Today, I do know what happened on that glorious Resurrection Day and yet, I find myself too often standing on the sidelines while life’s parade marches by.  What is it that holds me back from proclaiming, by word and deed, the miracle of that first Easter morn.

Whatever rationalization I can come up with certainly pales considering the power of the resurrection.  I think to best not be a spectator  this year, and going forward, I need to take the command Jesus gave his disciples found in John 13:34-35 more seriously: “A new command I give you: Love one another.  As I have loved you, so you must love one another.  By this all men will know that you are my disciples, if you love one another.” (NIV).

To actively love the world around me as Jesus tells me I should requires that I get involved with it.  The current state of our world provides amble opportunity to get off the sidelines and into action.  There are so many hurting and desperate people who need a genuine display of the love we so often talk about.  But I must be willing, as Jesus was throughout His earthly ministry, to minister to folks right where they are.  I am encouraging all of us, using the awesome wonder and power of the Resurrection of Jesus Christ, to motivate us afresh to do this.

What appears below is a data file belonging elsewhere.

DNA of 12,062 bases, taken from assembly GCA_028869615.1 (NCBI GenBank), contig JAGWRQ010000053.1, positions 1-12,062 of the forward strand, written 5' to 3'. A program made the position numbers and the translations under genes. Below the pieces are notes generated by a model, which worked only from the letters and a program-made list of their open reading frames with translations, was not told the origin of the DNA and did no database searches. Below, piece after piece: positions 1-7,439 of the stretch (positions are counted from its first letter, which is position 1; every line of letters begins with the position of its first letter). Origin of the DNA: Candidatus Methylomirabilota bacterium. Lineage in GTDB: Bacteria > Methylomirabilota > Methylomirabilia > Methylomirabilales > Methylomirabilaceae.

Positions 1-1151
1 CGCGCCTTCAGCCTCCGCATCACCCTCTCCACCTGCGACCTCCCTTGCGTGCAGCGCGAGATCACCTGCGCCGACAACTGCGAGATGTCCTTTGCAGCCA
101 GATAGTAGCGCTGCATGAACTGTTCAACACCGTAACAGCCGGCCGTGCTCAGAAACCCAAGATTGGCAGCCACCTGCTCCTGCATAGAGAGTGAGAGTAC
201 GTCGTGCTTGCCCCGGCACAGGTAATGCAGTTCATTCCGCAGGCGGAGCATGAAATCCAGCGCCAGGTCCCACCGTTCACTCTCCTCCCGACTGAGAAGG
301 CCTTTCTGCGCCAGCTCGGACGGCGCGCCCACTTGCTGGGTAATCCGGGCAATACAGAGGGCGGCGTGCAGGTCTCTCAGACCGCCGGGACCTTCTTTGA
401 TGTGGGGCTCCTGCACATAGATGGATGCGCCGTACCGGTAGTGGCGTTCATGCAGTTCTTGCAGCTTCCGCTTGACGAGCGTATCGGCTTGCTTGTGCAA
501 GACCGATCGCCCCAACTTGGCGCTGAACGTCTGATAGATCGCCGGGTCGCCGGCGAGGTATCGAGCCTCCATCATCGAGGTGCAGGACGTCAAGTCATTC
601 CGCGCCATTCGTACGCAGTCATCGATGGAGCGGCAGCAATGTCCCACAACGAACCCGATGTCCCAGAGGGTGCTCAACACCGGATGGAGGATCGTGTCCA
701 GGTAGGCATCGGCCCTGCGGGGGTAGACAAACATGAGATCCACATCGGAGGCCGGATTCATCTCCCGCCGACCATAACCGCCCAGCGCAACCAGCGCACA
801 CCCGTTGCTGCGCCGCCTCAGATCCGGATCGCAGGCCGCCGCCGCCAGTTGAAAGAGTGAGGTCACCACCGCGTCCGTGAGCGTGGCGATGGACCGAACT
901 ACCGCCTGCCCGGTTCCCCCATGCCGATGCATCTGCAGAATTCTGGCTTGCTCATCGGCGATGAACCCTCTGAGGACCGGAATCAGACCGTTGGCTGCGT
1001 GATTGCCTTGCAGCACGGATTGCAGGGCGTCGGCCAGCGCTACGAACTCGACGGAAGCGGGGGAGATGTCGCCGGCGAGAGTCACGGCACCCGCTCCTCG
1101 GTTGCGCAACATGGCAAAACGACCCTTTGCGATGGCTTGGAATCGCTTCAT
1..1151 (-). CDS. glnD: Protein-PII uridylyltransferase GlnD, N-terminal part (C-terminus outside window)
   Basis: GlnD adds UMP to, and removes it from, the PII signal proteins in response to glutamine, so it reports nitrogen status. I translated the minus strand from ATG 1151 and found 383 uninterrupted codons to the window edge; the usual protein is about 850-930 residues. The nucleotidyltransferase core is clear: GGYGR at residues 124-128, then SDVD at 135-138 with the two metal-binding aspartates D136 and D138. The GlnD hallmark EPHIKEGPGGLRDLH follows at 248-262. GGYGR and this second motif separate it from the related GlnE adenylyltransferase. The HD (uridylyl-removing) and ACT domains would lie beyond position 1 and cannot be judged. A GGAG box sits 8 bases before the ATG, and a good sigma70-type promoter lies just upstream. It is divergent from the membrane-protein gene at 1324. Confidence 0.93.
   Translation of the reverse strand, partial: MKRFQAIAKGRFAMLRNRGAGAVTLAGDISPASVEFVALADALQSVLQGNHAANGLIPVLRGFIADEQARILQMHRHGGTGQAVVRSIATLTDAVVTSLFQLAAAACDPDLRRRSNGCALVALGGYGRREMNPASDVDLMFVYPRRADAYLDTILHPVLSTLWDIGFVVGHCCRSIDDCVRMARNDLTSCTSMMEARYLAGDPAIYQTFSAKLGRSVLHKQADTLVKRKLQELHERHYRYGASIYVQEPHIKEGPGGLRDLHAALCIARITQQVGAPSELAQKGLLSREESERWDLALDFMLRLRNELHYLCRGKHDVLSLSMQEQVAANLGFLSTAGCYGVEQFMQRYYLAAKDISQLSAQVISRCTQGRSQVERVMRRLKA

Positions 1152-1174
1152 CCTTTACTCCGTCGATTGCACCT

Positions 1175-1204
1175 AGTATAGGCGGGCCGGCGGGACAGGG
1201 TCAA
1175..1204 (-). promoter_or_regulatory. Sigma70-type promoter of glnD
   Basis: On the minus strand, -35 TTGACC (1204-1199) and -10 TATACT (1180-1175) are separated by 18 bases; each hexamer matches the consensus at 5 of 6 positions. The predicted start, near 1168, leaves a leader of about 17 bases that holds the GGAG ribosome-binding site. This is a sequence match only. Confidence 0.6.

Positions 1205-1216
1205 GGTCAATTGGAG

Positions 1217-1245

Won’t you join me, asking for His help and guidance, to commit to being a more faithful follower of the Lord?  Please take to heart the command to love others so that the love of Christ may be made known. Let’s joyfully serve wherever and in whatever capacity is needed.  May we not stand off to the side and merely watch anymore. Spread the joy of the Resurrection every day, that others may come to know the saving love of God.